This powerful message is appealing to elite high school players and translates into the conference routinely having several schools with top-10 recruiting classes every year.

The Pac-12 and Big 12 both attract high-quality offensive players in the talent-rich areas of Texas and California. Their message is "play in our conference if you want to score points," and the results reflect that it is working.

By comparison, the Big Ten’s image is stale and its teams are at a clear disadvantage right now because many of the best high school athletes live in areas outside of the Midwest and Northeast.

The conference changed geography a bit during expansion, but attracting more of the elite players will require the creation of a football brand that resonates nationally. The coaches also need to develop innovative strategies to pull more players from areas outside of their base recruiting territories. Until this happens, the Big Ten will remain the fifth-best FBS conference.

When the Big Ten realigned the divisions to accommodate Maryland and Rutgers, there was a sense that it imagined the East Division could become the equivalent of the SEC West within two years. This may seem laughable, but Michigan, Ohio State, Penn State and Michigan State have the coaches, revenue, tradition and alumni footprint to be dominant. Maryland and Rutgers can be consistently good, and Indiana can pop in and out occasionally.

In the West Division, Big Ten commissioner Jim Delany should do everything possible to avoid the division becoming an annual contest between Wisconsin and Nebraska. This might be tough, but he needs to hold Northwestern, Illinois, Minnesota, Purdue and Iowa accountable for staying competitive. Being good one year out of five is not acceptable. He can’t force these schools to use the $31 million they receive in revenue sharing on football, but he should strongly encourage it.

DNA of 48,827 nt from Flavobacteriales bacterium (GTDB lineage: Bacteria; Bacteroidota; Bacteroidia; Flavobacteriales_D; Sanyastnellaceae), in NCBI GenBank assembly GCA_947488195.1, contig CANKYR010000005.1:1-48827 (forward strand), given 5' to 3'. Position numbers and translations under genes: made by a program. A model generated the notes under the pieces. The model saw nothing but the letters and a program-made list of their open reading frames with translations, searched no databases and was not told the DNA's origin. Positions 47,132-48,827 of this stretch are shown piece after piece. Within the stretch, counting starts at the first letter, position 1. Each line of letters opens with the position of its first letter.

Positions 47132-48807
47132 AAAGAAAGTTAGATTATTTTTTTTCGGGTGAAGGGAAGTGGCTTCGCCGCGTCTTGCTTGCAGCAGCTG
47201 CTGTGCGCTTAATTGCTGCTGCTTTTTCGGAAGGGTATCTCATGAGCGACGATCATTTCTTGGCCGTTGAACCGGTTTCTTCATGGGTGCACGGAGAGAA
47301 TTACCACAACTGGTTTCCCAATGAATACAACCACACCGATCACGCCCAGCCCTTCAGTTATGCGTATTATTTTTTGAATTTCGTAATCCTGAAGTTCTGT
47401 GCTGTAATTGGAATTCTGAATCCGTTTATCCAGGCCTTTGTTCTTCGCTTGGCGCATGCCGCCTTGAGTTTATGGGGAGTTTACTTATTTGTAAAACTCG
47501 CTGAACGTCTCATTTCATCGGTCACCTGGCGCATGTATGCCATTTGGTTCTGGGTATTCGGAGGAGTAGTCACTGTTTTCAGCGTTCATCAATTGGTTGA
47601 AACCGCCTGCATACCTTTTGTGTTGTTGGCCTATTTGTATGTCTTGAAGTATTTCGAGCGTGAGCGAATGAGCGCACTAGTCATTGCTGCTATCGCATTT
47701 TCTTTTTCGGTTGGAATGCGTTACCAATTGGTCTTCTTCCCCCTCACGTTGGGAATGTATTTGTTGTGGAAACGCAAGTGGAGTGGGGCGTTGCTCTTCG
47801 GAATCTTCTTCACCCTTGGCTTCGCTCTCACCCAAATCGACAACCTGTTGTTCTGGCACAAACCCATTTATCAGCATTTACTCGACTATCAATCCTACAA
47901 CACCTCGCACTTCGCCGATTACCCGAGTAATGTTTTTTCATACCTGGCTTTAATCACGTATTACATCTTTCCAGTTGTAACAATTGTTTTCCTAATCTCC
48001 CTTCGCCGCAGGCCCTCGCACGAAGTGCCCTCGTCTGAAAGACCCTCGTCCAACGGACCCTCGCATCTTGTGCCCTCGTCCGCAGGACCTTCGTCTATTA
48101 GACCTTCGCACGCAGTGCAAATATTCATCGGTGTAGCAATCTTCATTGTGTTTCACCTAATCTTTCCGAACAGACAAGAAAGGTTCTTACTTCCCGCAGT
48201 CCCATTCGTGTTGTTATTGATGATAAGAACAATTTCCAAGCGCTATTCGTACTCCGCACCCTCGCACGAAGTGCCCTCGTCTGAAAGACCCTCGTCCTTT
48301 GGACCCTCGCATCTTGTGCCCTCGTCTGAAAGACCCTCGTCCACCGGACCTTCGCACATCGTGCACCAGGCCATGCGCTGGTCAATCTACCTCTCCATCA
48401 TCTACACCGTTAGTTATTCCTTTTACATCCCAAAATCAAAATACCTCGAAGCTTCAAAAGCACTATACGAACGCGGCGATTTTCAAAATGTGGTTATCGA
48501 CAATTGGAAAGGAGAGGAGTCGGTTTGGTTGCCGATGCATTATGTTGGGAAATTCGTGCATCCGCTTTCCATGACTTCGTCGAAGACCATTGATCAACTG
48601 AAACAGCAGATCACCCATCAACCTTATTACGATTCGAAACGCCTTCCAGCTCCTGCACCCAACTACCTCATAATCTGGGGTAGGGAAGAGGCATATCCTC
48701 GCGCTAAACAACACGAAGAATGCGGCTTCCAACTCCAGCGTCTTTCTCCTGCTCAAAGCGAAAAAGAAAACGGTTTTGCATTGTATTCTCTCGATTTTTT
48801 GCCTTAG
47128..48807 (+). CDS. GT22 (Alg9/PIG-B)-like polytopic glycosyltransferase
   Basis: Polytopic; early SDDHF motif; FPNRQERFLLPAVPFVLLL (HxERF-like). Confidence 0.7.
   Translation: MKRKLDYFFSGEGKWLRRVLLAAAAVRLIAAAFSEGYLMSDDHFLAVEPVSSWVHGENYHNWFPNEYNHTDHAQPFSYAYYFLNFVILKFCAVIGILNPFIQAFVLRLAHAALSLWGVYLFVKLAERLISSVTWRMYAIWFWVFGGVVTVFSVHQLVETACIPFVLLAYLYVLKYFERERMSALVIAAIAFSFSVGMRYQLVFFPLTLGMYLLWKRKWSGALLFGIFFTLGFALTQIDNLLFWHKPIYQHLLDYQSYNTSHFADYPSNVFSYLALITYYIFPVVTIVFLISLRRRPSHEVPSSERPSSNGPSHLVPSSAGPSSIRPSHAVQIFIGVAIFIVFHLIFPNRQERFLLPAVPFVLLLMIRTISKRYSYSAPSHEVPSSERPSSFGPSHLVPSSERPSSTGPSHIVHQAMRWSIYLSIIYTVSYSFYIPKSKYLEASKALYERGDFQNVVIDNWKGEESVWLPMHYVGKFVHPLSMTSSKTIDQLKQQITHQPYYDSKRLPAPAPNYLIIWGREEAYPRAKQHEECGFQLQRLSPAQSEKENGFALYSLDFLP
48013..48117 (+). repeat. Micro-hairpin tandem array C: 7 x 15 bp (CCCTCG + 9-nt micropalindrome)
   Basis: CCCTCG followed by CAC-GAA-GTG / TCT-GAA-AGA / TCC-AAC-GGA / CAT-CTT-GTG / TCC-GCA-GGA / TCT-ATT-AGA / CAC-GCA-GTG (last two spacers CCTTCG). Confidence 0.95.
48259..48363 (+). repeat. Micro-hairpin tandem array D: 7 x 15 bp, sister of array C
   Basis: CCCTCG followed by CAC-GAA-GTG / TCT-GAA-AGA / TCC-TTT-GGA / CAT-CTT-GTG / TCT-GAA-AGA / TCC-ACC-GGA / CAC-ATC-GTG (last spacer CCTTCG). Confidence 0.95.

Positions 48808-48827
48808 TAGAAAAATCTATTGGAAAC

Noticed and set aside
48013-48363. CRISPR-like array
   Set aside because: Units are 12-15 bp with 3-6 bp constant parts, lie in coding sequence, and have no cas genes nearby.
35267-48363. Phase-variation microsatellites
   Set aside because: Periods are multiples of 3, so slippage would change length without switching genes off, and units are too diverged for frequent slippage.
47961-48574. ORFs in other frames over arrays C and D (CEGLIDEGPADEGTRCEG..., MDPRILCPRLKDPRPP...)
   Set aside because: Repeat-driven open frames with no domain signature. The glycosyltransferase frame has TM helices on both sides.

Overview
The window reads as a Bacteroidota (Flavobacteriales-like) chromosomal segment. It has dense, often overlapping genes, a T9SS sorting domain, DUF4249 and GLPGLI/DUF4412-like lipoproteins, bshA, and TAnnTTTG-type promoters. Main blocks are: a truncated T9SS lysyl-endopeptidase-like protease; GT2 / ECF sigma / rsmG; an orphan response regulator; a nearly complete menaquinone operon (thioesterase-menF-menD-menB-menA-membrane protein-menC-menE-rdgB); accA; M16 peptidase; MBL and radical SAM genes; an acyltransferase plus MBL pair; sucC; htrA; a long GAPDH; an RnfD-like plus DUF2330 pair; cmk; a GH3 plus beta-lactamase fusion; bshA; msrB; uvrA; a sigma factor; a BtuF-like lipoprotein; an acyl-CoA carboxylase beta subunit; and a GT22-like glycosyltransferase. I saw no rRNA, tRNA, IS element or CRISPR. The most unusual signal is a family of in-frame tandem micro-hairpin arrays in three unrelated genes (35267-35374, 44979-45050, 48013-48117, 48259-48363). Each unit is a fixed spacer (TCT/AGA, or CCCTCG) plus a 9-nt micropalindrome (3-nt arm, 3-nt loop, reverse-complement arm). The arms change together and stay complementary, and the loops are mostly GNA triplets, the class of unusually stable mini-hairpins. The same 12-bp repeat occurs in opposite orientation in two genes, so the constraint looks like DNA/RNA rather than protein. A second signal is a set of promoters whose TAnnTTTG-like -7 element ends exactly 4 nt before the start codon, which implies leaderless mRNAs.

The Big Ten is in a long slump, but comebacks are the spice of sports. The conference has to move on from last weekend, but the humiliation and disappointment should be the fuel that ignites the desire to get the Big Ten back on top where it belongs.

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Predicting College Football's Biggest Headlines for Week 3

Heading into Week 3 of the 2014 college football season, Bleacher Report's College Football Analysts Michael Felder, Barrett Sallee and Adam Kramer throw out their biggest headlines that will follow the matchups.

What headlines do you think we will be seeing after Week 3? 

Watch the video, and let us know.

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7 Most Underrated 2015 QB Recruits

Three years ago, Marcus Mariota entered his senior season at St. Louis High School in Honolulu, Hawaii with little fanfare in recruiting circles. 

Of course, the current Oregon Ducks star quarterback is the current poster boy of college football. However, he was a 3-star recruit rated as the 19th-best dual-threat quarterback in the country in 2011, according to 247Sports' composite rankings.

The 2015 class is top heavy, with names such as Josh Rosen, Blake Barnett and Kyler Murray representing prospects who have captured the attention of analysts and fans alike.

However, a deeper look into this class shows a handful of talented passers who are being overlooked.

Which recruits represent the nation’s most underrated crop of passers for 2015?

*Players listed in alphabetical order.

Begin Slideshow

Iowa and Iowa State Campus Police Trade Jokes Ahead of Cy-Hawk Trophy Game

One college football game trumps all others in the state of Iowa this Saturday: the battle for the Cy-Hawk Trophy. And nothing gets fans more pumped up for the game than a bit of friendly smack talk, but more on that soon. (the new sponsor) provides some background info on the series: